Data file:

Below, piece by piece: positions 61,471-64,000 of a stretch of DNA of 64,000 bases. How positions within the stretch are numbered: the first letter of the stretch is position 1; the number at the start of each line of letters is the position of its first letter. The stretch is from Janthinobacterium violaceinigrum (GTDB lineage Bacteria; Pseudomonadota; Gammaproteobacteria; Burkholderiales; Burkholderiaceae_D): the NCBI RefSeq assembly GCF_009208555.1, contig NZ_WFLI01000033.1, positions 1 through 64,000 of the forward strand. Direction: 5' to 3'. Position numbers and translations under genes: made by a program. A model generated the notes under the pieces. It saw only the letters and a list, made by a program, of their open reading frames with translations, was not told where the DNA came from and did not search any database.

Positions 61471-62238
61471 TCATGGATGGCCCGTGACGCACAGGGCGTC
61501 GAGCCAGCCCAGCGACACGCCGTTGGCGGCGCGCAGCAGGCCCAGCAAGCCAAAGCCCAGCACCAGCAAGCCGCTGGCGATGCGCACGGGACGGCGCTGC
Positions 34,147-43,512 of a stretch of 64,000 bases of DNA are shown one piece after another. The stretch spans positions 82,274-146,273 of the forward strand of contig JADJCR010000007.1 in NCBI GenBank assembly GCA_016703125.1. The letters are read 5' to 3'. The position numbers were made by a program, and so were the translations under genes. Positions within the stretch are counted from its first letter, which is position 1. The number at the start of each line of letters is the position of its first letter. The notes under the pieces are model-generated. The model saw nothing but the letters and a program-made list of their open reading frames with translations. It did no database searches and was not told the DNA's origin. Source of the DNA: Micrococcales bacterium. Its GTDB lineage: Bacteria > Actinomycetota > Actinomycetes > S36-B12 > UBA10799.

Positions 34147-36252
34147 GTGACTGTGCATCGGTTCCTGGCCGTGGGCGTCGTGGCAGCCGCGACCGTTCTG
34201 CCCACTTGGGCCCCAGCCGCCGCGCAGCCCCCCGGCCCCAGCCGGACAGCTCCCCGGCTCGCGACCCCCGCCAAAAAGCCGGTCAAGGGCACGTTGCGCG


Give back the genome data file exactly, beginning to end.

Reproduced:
Below, piece by piece: positions 61,471-64,000 of a stretch of DNA of 64,000 bases. How positions within the stretch are numbered: the first letter of the stretch is position 1; the number at the start of each line of letters is the position of its first letter. The stretch is from Janthinobacterium violaceinigrum (GTDB lineage Bacteria; Pseudomonadota; Gammaproteobacteria; Burkholderiales; Burkholderiaceae_D): the NCBI RefSeq assembly GCF_009208555.1, contig NZ_WFLI01000033.1, positions 1 through 64,000 of the forward strand. Direction: 5' to 3'. Position numbers and translations under genes: made by a program. A model generated the notes under the pieces. It saw only the letters and a list, made by a program, of their open reading frames with translations, was not told where the DNA came from and did not search any database.

Positions 61471-62238
61471 TCATGGATGGCCCGTGACGCACAGGGCGTC
61501 GAGCCAGCCCAGCGACACGCCGTTGGCGGCGCGCAGCAGGCCCAGCAAGCCAAAGCCCAGCACCAGCAAGCCGCTGGCGATGCGCACGGGACGGCGCTGC
Positions 34,147-43,512 of a stretch of 64,000 bases of DNA are shown one piece after another. The stretch spans positions 82,274-146,273 of the forward strand of contig JADJCR010000007.1 in NCBI GenBank assembly GCA_016703125.1. The letters are read 5' to 3'. The position numbers were made by a program, and so were the translations under genes. Positions within the stretch are counted from its first letter, which is position 1. The number at the start of each line of letters is the position of its first letter. The notes under the pieces are model-generated. The model saw nothing but the letters and a program-made list of their open reading frames with translations. It did no database searches and was not told the DNA's origin. Source of the DNA: Micrococcales bacterium. Its GTDB lineage: Bacteria > Actinomycetota > Actinomycetes > S36-B12 > UBA10799.

Positions 34147-36252
34147 GTGACTGTGCATCGGTTCCTGGCCGTGGGCGTCGTGGCAGCCGCGACCGTTCTG
34201 CCCACTTGGGCCCCAGCCGCCGCGCAGCCCCCCGGCCCCAGCCGGACAGCTCCCCGGCTCGCGACCCCCGCCAAAAAGCCGGTCAAGGGCACGTTGCGCG